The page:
2nd February, 2023
Systems and processes are fundamental to running a traditional business. Integrating them with tasks and workflows can give you a winning edge.
‘Systems and processes’ are the kind of words that are flung around with abandon in the workplace — but for good reason. Because no organisation can exist without systems and processes in place to guide how they operate, these concepts are crucial for anyone wishing to understand and improve on how a business ‘works’.
But what are they exactly?
What’s the difference between a system and a process and why does understanding them better help you do better business?
In this article, I’ll detail some basic definitions alongside relevant examples, before discussing how you can start to optimise your own systems and processes.
As we’ve detailed in this earlier blog, “a business system is a defined set of principles, practices and procedures that are applied to specific activities to achieve a specific result”.
A system might include technology, staff and a set of rules that all work together to produce an outcome. On the other hand, the actions that each of those elements takes to make the system work is described as a process.
READ: A complete guide to business processes
A car is an example of a system, with the way it uses energy to drive being an example of a process.
And here’s a traditional business example: a travelling salesperson must try to meet their quota for selling X products (encyclopaedias, toasters, life insurance — whatever you like) in any given month to get their bonus.
A simple approach for our salesperson would be to choose the nearest neighbourhood and begin knocking on every door, one after the other and delivering the sales pitch just as it’s offered in the company playbook. This is a process.
But this salesperson wants to work smart, not hard, especially if they want to increase their chances of getting their bonus each and every month. So, they develop a system.
Our salesperson notices that the product they’re selling appeals to a few distinct types of customers, leading them to draw some conclusions regarding where each type of customer is likely to live, as well as how to best sell to each of these individuals. Each morning, our salesperson can now plan a detailed route, prioritising neighbourhoods and homes that are likely to offer the best leads and, therefore, the best sales deals. They now have a simple sales system to help them achieve their bonus.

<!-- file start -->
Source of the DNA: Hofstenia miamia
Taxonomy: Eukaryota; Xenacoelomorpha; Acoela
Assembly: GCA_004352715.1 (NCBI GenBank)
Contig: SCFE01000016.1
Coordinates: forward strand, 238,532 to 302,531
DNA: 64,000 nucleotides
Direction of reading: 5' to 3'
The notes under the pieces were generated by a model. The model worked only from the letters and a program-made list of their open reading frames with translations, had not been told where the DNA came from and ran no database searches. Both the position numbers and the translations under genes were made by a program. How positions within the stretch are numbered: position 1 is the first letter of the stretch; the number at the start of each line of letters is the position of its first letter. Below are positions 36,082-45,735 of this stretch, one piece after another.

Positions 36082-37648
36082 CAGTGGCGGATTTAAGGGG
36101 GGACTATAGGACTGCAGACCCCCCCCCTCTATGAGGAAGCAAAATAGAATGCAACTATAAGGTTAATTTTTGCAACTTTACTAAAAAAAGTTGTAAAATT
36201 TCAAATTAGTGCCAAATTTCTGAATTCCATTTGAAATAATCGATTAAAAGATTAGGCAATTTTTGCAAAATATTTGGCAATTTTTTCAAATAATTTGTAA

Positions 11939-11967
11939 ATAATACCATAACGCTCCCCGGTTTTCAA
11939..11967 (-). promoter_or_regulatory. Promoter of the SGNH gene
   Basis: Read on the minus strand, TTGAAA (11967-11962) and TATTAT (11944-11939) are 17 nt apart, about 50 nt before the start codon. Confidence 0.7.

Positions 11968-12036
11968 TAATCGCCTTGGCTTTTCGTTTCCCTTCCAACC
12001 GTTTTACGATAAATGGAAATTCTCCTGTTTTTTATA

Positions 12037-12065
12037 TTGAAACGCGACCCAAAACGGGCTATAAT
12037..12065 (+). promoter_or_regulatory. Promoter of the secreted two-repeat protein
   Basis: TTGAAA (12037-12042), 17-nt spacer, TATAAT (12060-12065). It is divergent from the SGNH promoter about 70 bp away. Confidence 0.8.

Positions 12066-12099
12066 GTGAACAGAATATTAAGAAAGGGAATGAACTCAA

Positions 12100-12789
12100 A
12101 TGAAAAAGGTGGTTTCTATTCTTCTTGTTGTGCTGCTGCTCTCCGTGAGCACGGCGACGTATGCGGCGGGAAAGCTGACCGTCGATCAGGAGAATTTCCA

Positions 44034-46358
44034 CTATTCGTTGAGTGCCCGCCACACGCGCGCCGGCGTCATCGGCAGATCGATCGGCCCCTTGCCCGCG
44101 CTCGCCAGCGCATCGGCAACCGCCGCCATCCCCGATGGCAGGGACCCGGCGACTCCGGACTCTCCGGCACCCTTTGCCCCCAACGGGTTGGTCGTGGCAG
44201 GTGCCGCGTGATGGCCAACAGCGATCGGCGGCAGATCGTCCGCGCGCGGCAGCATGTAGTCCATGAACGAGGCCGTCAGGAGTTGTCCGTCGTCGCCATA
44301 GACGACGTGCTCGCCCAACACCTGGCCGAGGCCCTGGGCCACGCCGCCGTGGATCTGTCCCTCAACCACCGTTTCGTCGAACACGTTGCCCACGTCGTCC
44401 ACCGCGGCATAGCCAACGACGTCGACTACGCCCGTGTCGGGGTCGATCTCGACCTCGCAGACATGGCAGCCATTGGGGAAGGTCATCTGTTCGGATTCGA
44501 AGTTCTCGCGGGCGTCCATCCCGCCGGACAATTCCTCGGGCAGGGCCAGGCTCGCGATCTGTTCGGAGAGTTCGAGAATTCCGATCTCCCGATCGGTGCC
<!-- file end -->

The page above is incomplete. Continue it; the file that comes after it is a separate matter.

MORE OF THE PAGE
Even in the rudimentary example of the door-to-door salesperson, we can see how a fit-for-purpose system can offer clear benefits regarding performance, productivity and efficiency.
Before your business can reach its potential, it must first have the right systems and processes in place. That means the right people for the job, the right tool for each task and everything else that goes in to delivering products and services in today’s world.
If you’re interested in improving the systems and processes in your business, we’ve identified common functions shared by the largest number of businesses. At MYOB, we call these areas of business ‘workflows’, each of which are comprised of any number of relevant tasks.
Because businesses often develop organically, the systems and processes that contribute to each of the above key workflows can sometimes be developed and integrated in an ad hoc fashion, leading to gaps in efficiency and productivity arising.
For the benefit of your employees, your customers and your business health, we need to address the gaps caused by poorly integrated tech.
With so many things to achieve in a growing business, there’s little wonder that businesses acquire new software at a rate of knots.
But software doesn’t deliver your business systems. It needs to be combined with your own processes, hardware and people to reach that status. Without a keen understanding of how these elements interact, technology quickly becomes a barrier to productivity.
Last year, our research found one in two businesses across Australia and New Zealand are paying for apps they’re not using and that, on average, a full day each week is lost due to problems arising from disconnection.
Plus, new findings from a recent survey of mid-sized businesses (employing between 20 and 500 people), found 43 percent of Aussie operators and 46 percent of Kiwi ones say they have to regularly check between systems to make certain their data is correct.
So, rather than diving down the rabbit hole of process optimisation, your first step towards better systems and processes should be a thorough technology audit to be sure you’re not losing efficiency through task duplication, data error or other risks presented by poorly integrated solutions, such as online security issues and fraud.
MYOB is a business management platform that solves the problems presented by digital disconnection. That means you’re able to manage your systems and processes across those six key workflows, all in one place.
And because that system is scalable, not only do you pay for what you need today, it also affords you the benefits of a system that grows with your needs tomorrow.
By removing the complexity that software creates for many businesses, your organisation can become better connected, more decisive and adapt effectively to whatever comes your way.
Ready to find out how to unleash the potential of your business? Integrate your key workflows with MYOB in Australia here. For New Zealand business operators, learn more about the MYOB business management platform here.